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WAR: Iraq Sets Election Date For January 30 Despite Fresh Violence UPDATE: Iran and Britain Endorse

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posted on Nov, 21 2004 @ 07:26 PM
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Despite an escalating pattern of seemingly endless violence, the Iraqi government has set January 30th as the first post Saddam election. The further stated that voting would take place throughout the country , Sunni clerics have called for a boycott of the elections. Experts say further violence or a Sunni Arab boycott could undermine the legitimacy of the elections.

 

UPDATE: 11/23/04 Iran and Britain Endorse Elections
Stating that the January 30th elections were the best hope for Iraq, Britain and Iran have voiced their support for the process. The announcement came after a face to face meeting between British Foreign Secretary Jack Straw and Iranian Foreign Minister Kamal Kharazi.



SHARM EL-SHEIKH, Egypt (AFP) - Britain and Iran jointly voiced their support for Iraqi elections scheduled for January 30, saying they were the best hope for stability in the war-torn country.

"We both agreed that the elections on time offer the best opportunity there is to produce stability and effective reconstruction within Iraq," British Foreign Secretary Jack Straw told journalists in Egypt.

He was speaking after a one-to-one meeting with Iranian Foreign Minister Kamal Kharazi, who also said his country backed the elections "on time".
Their talks were held on the sidelines of an international conference on Iraq in the Red Sea resort of Sharm el-Sheikh.

Endorsement[/u rl]



story.news.yahoo.com
BAGHDAD, Iraq - Iraqi authorities set Jan. 30 as the date for the nation's first election since the collapse of Saddam Hussein's dictatorship and pledged that voting would take place throughout the country despite rising violence and calls by Sunni clerics for a boycot

Farid Ayar, spokesman of the Independent Electoral Commission of Iraq, said voting would push ahead even in areas still wracked by violence — including Fallujah, Mosul and other parts of the volatile Sunni Triangle.

The vote for the 275-member National Assembly is seen as a major step toward building democracy after years of Saddam's tyranny.

But the violence, which has escalated this month with the U.S.-led offensive against Fallujah, has raised fears voting will be nearly impossible in insurgency-torn regions — or that Sunni Arabs, angry at the U.S.-Iraqi crackdown, will reject the election.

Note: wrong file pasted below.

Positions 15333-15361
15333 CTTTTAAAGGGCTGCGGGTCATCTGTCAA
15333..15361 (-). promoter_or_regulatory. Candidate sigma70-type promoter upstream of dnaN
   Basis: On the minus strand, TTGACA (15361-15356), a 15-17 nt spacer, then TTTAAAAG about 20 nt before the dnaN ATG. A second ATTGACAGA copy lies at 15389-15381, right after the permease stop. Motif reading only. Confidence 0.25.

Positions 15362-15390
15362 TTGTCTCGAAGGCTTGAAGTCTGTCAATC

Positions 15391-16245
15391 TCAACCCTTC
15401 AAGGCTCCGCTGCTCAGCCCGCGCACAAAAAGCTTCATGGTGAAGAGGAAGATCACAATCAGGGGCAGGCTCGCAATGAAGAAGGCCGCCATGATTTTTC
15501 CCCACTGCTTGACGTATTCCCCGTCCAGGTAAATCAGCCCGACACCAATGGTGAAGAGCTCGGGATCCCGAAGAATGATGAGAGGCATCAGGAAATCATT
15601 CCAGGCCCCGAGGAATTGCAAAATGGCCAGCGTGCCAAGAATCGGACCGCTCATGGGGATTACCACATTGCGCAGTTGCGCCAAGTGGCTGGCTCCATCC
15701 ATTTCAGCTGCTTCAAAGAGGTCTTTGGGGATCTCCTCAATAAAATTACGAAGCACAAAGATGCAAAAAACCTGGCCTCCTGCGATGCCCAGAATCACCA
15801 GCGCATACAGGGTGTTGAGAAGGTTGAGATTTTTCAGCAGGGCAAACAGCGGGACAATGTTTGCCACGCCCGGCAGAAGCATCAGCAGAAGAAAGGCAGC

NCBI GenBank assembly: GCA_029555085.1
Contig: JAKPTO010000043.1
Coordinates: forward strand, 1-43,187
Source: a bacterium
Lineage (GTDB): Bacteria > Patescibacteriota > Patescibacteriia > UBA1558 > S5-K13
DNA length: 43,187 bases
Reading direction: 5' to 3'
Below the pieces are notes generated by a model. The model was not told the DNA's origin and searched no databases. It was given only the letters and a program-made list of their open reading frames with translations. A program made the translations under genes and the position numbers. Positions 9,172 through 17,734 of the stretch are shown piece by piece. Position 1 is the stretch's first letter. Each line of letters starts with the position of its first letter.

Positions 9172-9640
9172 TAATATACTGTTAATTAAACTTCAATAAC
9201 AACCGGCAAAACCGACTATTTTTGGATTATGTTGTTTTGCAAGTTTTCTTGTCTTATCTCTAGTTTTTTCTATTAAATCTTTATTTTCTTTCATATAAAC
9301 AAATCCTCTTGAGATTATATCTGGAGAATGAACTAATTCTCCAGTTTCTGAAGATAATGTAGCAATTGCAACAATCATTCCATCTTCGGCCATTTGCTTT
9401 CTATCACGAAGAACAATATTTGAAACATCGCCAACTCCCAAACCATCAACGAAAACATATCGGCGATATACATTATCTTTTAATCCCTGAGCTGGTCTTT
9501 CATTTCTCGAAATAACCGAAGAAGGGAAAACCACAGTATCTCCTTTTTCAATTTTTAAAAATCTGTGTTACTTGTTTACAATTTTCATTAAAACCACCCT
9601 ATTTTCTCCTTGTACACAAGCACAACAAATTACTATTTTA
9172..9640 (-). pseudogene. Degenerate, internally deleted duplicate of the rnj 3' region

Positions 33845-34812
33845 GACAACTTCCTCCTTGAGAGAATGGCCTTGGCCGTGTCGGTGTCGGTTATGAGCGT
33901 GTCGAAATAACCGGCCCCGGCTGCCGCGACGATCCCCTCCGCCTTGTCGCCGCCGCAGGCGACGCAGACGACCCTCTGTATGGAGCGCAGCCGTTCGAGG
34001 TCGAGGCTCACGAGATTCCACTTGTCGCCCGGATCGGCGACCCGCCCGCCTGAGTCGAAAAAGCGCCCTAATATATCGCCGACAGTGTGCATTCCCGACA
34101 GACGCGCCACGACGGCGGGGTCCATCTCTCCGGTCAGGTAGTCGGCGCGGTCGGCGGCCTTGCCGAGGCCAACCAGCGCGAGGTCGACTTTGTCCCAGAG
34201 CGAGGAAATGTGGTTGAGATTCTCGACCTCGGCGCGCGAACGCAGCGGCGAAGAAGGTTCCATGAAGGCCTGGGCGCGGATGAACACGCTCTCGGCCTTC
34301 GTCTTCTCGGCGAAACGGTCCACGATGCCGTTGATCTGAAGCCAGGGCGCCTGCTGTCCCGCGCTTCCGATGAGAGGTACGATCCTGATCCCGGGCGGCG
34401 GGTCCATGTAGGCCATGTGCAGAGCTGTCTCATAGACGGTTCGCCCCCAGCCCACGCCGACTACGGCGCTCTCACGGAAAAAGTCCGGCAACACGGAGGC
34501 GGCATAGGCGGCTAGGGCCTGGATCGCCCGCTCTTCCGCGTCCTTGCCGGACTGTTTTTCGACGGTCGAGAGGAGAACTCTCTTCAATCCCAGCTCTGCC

Please visit the link provided for the complete story.


With all respect to the Sunni population, if you do not vote then you will have to deal with a #e majority. This is their chance to elect representatives that will look out for their needs. Considering that the majority of the insurgency in coming from the “Sunni Triangle” I don’t think anybody in the Iraqi administration is going to shed a tear if they boycott the election process. Im sorry, if they do not vote, they do not vote. End of story. The elections should be considered just as legit if they did. The raid into Fallujah was just the beginning of many operation I think. I fully expect the U.S. and Iraqi forces to become more and more aggressive in hunting down the insurgents.



[edit on 11/23/04 by FredT]

[edit on 11/23/04 by FredT]

[edit on 11/23/04 by FredT]




posted on Nov, 23 2004 @ 07:11 AM
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Stating that the January 30th elections were the best hope for Iraq, Britain and Iran have voiced their support for the process. The announcement came after a face to face meeting between British Foreign Secretary Jack Straw and Iranian Foreign Minister Kamal Kharazi.



SHARM EL-SHEIKH, Egypt (AFP) - Britain and Iran jointly voiced their support for Iraqi elections scheduled for January 30, saying they were the best hope for stability in the war-torn country.

"We both agreed that the elections on time offer the best opportunity there is to produce stability and effective reconstruction within Iraq," British Foreign Secretary Jack Straw told journalists in Egypt.

He was speaking after a one-to-one meeting with Iranian Foreign Minister Kamal Kharazi, who also said his country backed the elections "on time".
Their talks were held on the sidelines of an international conference on Iraq in the Red Sea resort of Sharm el-Sheikh.

[url=http://story.news.yahoo.com/news?tmpl=story&cid=1514&ncid=732&e=6&u=/afp/20041123/wl_mideast_afp/iraq_conference_vote_britain_iran]Endorsement[/u rl]



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